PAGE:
Eat fish while pregnant: U.S. coalition

Women who want to become pregnant, are pregnant or breast-feeding should eat at least 12 ounces of fatty fish such as tuna every week to help themselves and their babies, experts will recommend later on Thursday.

Eat fish while pregnant: U.S. coalition
Fish including mackerel, sardines, light tuna and salmon are rich in omega-3 fatty acids -- components of fat known to help brain development. Walnuts, flaxseed oil and leafy green vegetables also contain the compounds.

Women need the nutrients to prevent postpartum depression and babies need them for brain and motor skill development, the National Healthy Mothers, Healthy Babies coalition says.

The coalition, which includes the American Academy of Pediatrics, the National Institute on Child Health and Human Development and the Centers for Disease Control and Prevention, says "90 percent of women are consuming less than the recommended amount of fish."

But these fish can also carry high levels of mercury, which is a brain and nerve toxin.

Because of this, the U.S. Food and Drug Administration and Environmental Protection Agency issued consumer advisories in 2001 and 2004 advising women who were pregnant, breast-feeding or trying to become pregnant, as well as young children, to eat no more than 12 ounces weekly of certain types of fish.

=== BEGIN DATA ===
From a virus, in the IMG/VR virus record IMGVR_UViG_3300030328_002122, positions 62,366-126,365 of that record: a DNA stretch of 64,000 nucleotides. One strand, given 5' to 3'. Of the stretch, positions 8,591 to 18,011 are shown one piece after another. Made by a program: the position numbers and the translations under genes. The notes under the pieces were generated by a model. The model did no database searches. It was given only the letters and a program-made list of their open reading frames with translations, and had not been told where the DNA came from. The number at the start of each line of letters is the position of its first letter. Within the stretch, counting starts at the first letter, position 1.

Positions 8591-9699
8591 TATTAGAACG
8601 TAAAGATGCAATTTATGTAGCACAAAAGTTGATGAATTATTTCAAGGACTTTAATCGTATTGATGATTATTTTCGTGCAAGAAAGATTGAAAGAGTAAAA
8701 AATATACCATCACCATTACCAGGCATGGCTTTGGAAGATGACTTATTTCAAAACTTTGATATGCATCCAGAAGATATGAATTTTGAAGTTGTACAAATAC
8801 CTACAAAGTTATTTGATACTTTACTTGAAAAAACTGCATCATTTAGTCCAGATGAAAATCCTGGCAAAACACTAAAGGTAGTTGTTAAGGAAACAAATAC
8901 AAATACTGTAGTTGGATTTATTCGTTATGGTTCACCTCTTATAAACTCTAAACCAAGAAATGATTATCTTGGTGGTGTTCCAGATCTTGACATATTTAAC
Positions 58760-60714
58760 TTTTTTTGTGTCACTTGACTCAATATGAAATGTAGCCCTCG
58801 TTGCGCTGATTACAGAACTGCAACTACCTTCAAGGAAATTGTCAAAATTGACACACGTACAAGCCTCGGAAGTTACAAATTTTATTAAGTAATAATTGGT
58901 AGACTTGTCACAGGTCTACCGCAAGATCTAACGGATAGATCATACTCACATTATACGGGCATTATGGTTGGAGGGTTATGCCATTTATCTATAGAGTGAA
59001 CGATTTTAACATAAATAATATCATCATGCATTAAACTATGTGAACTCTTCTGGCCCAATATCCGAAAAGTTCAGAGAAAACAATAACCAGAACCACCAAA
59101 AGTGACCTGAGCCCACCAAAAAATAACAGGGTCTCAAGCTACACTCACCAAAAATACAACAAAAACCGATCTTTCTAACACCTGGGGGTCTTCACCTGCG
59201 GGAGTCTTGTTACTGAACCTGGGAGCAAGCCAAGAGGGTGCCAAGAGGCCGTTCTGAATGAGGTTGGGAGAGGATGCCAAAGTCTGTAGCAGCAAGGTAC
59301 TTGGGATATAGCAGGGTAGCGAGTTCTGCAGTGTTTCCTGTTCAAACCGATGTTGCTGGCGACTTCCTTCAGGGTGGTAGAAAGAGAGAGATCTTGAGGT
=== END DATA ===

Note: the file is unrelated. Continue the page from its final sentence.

Estimates on the dangers posed by mercury come from people exposed in chemical spills. No major studies have shown evidence mercury from food or vaccines has caused brain damage to mothers or children.

Michael Bender, director of The Mercury Policy Project, an advocacy group that believes mercury exposure has damaged children, said women should choose fish not likely to be contaminated with mercury.

"While it's recognized that fish is an important source of protein, especially for pregnant women, this new emphasis on eating more than 12 ounces of fish per week, without mention of the need to avoid mercury contaminated fish, appears to throw the baby out with the bath water," he said in a statement.

The FDA and EPA "recognized that there is enough mercury in certain fish to pose health risks, especially for heavy and moderate fish consumers, women of child-bearing age and children.

Mercury is released mainly in industrial and power-plant emissions. It settles into lakes and oceans and builds up in the flesh of fish and the animals that eat the fish.

Carnivores such as tuna and sharks thus carry high levels of mercury in their flesh.

Last Mod: 04 Ekim 2007, 15:09
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